EGU General Assembly 2023
© Author(s) 2023. This work is distributed under
the Creative Commons Attribution 4.0 License.

Phenotyping faba bean for drought adaptation

Tomke Wacker and Dorte Dresbøll
Tomke Wacker and Dorte Dresbøll
  • University of Copenhagen, Faculty of Science, Department of Plant and Environmental Sciences, Taastrup, Denmark (

Faba bean (Vicia faba) is a promising protein crop for a green transition of our food and food production systems in temperate climates. The crop produces protein rich pulses, with nitrogen derived from the atmosphere, offering the potential to make crop production systems less reliant on fossil energy input. One challenge of increasing faba bean cropping is, however, their drought sensitivity induced yield instability, which may be specifically harmful during the indeterminate flowering period.

A faba bean phenotyping experiment was established at University of Copenhagen, combining field experiments with rhizotube observations. Five commercial cultivars were grown in field plots. To create drought conditions, the plots were partly covered by rain gutters to remove precipitation during the flowering period. In dry seasons, the well-watered control was irrigated. Aboveground growth parameters were assessed, root architectural traits were determined by a shovelomics approach, and stomata imprints were analysed for stomata size and density using a convolution neural network approach.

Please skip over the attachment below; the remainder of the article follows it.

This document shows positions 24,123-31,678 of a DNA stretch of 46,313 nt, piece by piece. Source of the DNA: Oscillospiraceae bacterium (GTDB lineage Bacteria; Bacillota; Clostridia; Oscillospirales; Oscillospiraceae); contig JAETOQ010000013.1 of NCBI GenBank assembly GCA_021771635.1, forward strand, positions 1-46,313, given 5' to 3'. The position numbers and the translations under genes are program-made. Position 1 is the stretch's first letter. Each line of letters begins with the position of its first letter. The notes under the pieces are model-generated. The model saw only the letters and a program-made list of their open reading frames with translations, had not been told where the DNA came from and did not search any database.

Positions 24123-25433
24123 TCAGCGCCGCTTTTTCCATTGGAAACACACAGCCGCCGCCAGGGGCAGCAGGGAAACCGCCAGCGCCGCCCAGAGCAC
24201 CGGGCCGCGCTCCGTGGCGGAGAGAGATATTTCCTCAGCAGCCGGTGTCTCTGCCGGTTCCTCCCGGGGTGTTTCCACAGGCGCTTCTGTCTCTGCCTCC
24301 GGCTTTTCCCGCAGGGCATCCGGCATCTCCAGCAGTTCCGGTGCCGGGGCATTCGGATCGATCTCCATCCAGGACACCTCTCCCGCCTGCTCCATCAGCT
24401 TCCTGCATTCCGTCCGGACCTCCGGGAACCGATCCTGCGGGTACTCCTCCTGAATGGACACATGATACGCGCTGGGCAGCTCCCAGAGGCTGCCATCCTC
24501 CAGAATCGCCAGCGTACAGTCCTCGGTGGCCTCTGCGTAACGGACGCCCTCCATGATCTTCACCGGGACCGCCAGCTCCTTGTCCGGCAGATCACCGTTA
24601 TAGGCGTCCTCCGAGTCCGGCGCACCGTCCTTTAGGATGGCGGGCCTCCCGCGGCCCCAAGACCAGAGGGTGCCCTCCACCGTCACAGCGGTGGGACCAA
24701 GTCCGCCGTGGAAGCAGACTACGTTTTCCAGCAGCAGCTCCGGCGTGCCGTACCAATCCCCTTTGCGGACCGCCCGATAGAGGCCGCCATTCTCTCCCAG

In order to obtain information on root growth dynamics, plants were grown in 2m tall rhizotubes with a diameter of 15cm and with a transparent surface. Root images were acquired to follow root development over time. Soil water sensors were installed, to observe water content and how it was affected by the drought treatment.


Results from the first two seasons of this three-year project show successful establishment of drought conditions in the field trial using the rain-gutter approach. Yield and yield composition were affected by drought treatment and showed a mean reduction of 0.7-0.8 T ha-1. Cultivars show varying responses to the drought stress, which was reflected on root and shoot parameters. Stomata density and size showed genotypic variation, and cultivar specific plastic adaptation to drought. Stomata density and size correlated strongly with root traits observed from the shovelomics approach, indicating that a deeper, more proliferated root system can support larger transpiration demand. These findings were further supported by the rhiztobue experiments, where maximum rooting depth and stomata cover are correlated.


The preliminary results of this study show interesting interactions between shoot and root phenotyping at different scales, and expands our understanding of the water budget of faba bean.


How to cite: Wacker, T. and Dresbøll, D.: Phenotyping faba bean for drought adaptation, EGU General Assembly 2023, Vienna, Austria, 24–28 Apr 2023, EGU23-13619,, 2023.